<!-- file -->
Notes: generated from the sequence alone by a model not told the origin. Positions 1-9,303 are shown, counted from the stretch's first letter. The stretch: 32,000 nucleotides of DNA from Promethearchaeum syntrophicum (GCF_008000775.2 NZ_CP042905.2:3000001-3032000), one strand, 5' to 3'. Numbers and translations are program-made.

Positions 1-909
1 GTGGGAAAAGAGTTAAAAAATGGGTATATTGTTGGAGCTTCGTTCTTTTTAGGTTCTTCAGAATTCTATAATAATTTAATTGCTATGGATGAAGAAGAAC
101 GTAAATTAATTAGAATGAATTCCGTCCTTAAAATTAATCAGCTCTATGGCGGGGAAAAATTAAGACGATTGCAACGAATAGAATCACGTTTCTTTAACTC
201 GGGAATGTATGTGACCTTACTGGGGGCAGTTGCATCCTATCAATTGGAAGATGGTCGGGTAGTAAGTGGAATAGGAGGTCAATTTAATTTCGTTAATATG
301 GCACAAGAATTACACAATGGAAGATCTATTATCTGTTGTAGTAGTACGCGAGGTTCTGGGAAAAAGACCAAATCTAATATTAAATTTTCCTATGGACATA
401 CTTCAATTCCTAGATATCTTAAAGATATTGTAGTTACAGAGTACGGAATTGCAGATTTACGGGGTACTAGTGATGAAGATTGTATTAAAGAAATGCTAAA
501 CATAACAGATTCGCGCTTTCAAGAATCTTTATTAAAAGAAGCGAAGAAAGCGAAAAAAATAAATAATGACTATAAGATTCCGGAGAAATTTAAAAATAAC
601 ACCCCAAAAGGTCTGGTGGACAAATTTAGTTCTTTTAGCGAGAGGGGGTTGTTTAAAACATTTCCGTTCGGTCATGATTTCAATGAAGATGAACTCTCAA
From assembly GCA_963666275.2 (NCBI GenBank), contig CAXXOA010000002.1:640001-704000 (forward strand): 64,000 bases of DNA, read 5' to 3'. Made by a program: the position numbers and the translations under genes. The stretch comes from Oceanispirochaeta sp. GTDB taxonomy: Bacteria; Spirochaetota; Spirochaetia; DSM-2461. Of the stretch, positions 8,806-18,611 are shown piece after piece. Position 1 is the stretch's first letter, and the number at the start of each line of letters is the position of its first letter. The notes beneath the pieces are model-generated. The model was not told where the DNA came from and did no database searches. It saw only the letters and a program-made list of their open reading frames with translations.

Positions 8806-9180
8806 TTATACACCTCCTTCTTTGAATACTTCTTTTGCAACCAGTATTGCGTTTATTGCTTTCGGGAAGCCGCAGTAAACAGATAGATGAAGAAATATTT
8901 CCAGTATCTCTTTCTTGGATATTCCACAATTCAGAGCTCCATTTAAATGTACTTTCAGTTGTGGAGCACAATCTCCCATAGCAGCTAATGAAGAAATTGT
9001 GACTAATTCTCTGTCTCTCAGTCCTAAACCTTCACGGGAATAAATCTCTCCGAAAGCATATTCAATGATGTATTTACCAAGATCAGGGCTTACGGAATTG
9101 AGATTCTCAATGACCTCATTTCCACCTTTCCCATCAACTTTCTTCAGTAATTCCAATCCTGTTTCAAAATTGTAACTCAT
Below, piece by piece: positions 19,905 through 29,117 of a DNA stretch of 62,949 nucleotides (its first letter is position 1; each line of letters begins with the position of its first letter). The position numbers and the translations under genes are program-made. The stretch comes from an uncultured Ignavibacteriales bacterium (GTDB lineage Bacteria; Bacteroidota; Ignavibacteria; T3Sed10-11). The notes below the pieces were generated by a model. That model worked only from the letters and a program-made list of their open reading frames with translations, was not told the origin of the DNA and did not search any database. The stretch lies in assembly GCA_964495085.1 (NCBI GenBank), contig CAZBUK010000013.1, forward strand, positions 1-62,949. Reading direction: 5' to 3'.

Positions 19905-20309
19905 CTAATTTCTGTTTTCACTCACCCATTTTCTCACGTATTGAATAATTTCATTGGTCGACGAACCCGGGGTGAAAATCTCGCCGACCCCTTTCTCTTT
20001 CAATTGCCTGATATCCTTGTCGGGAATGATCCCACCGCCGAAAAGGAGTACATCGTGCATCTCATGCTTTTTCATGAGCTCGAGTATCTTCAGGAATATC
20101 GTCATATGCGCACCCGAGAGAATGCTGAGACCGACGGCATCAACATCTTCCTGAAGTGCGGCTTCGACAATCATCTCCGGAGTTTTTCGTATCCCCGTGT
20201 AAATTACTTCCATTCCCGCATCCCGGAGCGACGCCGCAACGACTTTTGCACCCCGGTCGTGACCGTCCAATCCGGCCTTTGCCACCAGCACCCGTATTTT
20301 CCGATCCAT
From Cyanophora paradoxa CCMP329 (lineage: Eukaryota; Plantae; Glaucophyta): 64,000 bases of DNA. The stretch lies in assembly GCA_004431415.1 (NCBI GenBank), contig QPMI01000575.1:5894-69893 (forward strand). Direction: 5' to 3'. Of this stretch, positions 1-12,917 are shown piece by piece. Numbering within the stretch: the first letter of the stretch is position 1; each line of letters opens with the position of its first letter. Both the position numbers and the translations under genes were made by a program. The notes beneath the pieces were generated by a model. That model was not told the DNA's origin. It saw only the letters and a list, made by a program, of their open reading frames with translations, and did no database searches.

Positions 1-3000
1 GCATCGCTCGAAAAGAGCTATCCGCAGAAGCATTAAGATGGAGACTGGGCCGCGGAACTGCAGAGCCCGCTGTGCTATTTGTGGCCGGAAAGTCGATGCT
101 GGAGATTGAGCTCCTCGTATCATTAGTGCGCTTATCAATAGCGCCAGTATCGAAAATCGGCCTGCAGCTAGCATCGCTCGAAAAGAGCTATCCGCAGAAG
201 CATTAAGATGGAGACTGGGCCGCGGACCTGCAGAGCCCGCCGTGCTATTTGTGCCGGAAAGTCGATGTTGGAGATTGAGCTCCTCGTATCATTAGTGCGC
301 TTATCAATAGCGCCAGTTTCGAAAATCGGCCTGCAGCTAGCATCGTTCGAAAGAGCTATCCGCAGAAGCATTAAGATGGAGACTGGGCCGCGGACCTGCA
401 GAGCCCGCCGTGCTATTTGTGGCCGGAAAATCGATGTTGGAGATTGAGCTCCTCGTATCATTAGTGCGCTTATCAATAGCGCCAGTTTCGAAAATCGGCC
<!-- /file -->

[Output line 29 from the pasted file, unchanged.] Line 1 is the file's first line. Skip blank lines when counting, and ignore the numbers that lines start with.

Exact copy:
401 GAGCCCGCCGTGCTATTTGTGGCCGGAAAATCGATGTTGGAGATTGAGCTCCTCGTATCATTAGTGCGCTTATCAATAGCGCCAGTTTCGAAAATCGGCC